Endothelial (HUVEC) cells also express the CB1 receptor and the presence of these receptors are postulated to confer an anti-apoptotic effect via an AEA-dependent mechanism (Maccarrone et al., 2000c; Yamaji et al., 2003). These receptors have been localized by immunohistochemistry in the endothelium and trophoblast cells of human term placenta and gestational membranes (Park et al., 2003), which these authors suggest could be involved in the development of FGR, whereby the placental expression of CB1 receptors may be modified, leading to varying degrees of apoptosis and FGR. Importantly, the presence of CB1 receptors in the placenta and fetal membranes at term may be related to parturition, although these data require further proof.
Endothelium-independent responses

AEA has also been shown to exert some of its effects directly on vascular smooth muscle via the CB1 receptor, independent of the endothelium (Gebremedhin et al., 1999). The contribution of direct effects on smooth muscle to the vasodilatory effects of cannabinoids varies among vascular beds, as does the mechanism of action (Hillard, 2000). For example, AEA has been shown to inhibit the opening of L-type calcium channels (Gebremedhin et al., 1999), thereby modulating calcium influx (Ho and Hiley 2003a), release (Fimiani et al., 1999) and sensitivity. Other studies have demonstrated AEA-induced inhibition of smooth muscle intracellular calcium stores (Zygmunt et al., 1997), as well as modulating calcium entry through voltage-gated calcium channels (Gebremedhin et al., 1999; Ho and Hiley, 2003b).

Other endothelium-independent mechanisms responsible for the vasodilatory effects of AEA include the release of calcitonin gene-related peptide (CGRP), a vasodilator released from perivascular sensory nerves, and activation of CGRP receptors on vascular smooth muscle by interacting with VR1 receptors on rat and guinea pig perivascular sensory nerve endings (Zygmunt et al., 1999; Mukhopadhyay et al., 2002). Vasorelaxation induced by CGRP has been proposed to be mediated by two pharmacological actions, one being the stimulation of smooth muscle cell adenylate cyclase with the subsequent accumulation of intracellular cyclic adenosine monophosphate (cAMP) (Edwards et al., 1991), and the other, the activation of potassium channels within the vascular smooth muscle (Brayden et al., 1991), which is known to cause smooth muscle cell relaxation and inhibition of agonist-induced contractions (Wray et al., 2003).

It is possible, therefore, that arterial and venule endothelial cells which may have different receptors, different signalling pathways and different phenotypes will exhibit differential responses to AEA.
Hormonal regulation of AEA-induced vasorelaxation

At physiological concentrations, estrogen stimulates the release, rather than the uptake of AEA from endothelial cells, leading to a rapid elevation of intracellular calcium and nitric oxide release (Maccarrone et al., 2000a). In addition, 17 β-E2 has also been shown to increase vascular sensitivity to CGRP (Gangula et al., 1999), suggesting that estrogen modulates the vascular effects of AEA. However, other studies have found no sex-linked difference in the vasorelaxant effects of AEA (McCulloch and Randall 1998). There appears to be little else published on the effect of gonadal or adrenal steroids on vascular smooth muscle cell and cannabinoid interactions.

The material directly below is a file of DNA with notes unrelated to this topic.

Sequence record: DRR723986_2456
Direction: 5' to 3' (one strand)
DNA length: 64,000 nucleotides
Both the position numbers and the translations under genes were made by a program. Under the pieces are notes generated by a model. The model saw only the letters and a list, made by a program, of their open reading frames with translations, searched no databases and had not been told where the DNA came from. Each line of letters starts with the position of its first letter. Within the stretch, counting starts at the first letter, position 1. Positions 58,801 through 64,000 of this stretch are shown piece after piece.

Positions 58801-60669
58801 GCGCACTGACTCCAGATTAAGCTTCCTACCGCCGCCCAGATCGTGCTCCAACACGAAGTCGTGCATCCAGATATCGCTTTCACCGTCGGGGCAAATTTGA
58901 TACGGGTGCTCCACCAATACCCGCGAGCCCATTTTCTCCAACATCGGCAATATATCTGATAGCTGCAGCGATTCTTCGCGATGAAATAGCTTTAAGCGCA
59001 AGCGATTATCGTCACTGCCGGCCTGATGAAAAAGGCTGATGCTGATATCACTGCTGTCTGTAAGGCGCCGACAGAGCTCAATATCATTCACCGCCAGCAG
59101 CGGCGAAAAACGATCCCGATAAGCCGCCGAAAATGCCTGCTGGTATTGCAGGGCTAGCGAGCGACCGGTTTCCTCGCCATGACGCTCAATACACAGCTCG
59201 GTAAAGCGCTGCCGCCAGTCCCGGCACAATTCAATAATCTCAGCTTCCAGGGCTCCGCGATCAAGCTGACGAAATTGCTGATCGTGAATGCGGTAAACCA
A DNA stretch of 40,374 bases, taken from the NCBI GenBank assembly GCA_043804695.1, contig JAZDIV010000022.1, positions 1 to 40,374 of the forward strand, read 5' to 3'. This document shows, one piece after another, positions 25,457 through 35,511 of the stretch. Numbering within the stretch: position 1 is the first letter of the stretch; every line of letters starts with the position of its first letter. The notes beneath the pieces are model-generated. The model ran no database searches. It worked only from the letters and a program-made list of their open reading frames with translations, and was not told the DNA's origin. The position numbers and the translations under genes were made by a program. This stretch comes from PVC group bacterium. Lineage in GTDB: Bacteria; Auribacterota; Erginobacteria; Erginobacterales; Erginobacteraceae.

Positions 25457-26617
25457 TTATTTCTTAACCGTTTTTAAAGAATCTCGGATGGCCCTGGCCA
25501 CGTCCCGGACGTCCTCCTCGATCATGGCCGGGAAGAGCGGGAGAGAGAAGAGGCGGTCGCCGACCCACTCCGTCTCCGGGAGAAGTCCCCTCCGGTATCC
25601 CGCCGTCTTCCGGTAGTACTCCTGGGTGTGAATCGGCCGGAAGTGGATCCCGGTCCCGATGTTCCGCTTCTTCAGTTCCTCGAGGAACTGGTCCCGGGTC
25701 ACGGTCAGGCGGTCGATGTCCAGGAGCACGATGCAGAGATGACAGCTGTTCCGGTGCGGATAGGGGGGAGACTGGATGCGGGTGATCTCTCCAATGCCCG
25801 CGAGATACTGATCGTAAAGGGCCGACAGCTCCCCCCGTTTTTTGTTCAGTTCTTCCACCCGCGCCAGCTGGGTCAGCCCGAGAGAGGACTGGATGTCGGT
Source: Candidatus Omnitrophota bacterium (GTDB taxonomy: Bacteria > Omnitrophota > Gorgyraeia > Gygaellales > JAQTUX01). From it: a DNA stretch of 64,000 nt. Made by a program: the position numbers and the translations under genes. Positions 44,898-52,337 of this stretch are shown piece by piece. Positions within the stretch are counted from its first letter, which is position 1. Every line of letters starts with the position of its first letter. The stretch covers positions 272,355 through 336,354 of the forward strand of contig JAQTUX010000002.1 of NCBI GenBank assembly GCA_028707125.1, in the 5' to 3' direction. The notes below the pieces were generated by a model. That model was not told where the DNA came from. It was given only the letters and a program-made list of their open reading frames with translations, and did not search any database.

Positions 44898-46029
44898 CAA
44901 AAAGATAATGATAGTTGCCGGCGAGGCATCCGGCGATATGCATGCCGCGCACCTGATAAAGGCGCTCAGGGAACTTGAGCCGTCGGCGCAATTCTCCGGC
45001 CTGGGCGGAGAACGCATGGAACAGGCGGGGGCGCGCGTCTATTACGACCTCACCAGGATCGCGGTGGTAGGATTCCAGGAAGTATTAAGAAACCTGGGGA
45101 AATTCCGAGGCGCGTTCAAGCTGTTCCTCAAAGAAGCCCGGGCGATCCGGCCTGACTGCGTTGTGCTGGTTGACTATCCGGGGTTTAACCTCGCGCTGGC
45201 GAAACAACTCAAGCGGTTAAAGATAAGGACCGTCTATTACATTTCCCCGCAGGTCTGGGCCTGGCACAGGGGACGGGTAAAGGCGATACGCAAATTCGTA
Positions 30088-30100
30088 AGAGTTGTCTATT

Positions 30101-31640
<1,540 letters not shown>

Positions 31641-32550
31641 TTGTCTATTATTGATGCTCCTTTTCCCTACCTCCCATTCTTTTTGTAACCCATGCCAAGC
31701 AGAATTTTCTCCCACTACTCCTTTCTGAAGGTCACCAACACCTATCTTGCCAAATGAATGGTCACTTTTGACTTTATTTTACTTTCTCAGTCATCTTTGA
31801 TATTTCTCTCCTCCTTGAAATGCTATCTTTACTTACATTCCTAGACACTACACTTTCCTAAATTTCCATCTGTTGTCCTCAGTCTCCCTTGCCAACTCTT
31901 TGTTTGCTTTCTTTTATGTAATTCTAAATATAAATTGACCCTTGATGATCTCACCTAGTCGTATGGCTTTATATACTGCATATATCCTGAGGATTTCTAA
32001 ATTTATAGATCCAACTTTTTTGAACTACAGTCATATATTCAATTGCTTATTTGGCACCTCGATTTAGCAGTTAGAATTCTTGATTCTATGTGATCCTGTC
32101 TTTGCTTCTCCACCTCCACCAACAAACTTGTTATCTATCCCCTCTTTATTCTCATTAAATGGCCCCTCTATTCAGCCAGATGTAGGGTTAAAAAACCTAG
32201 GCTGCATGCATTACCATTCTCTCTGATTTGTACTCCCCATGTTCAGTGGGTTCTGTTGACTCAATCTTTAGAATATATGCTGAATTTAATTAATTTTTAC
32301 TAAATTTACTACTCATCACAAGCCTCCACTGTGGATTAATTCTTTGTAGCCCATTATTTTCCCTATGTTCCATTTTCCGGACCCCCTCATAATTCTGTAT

Previous SectionNext Section
Conclusions

The detrimental effects of AEA on the embryo, the oviduct and the blastocyst are prevented by the presence of an efficient system for its removal which is under hormonal control, showing an interplay between endocannabinoids and gonadal steroid hormones in regulating fertility in mammals (Maccarrone et al., 2000b).

The expression of CB1 receptors in the pre-implantation embryo, oviduct, uterus and sperm and the synthesis of AEA in the pregnant uterus and sperm suggest that cannabinoids may be involved in the regulation of all aspects of reproduction including fertilization, pre-implantation embryo development, implantation and placental development. These data have led to the hypothesis that a major imbalance in FAAH or AEA levels at any stage of reproduction may lead to reproductive failure. Indeed, as the placenta develops at the implantation site, the amount of AEA required must be tightly regulated or implantation does not occur. Later imbalances in AEA or FAAH levels lead to spontaneous abortion, and thus it is possible that when the disruptions are not severe enough to result in spontaneous abortion, trophoblast development and interaction with endothelial cells becomes unstable, ultimately impairing placental function. Even transient impairment could be sufficient to result in placental dysfunction. All these data implicate cannabinoid signalling in normal vascular or trophoblast responses that lead to normal pregnancy, and any minor disruption may result in complications of pregnancy related to placental dysfunction such as FGR and pre-eclampsia to FGR, with any major disruption leading to spontaneous abortion. Table 1 provides some supporting evidence for the effects of cannabinoids on reproductive outcomes in the human and some areas where they are speculated to have an action. The table also points to areas of future research, where the effects of these compounds are currently unknown and where further work is required in order to validate these hypotheses in the human.
View this table:

In this window
In a new window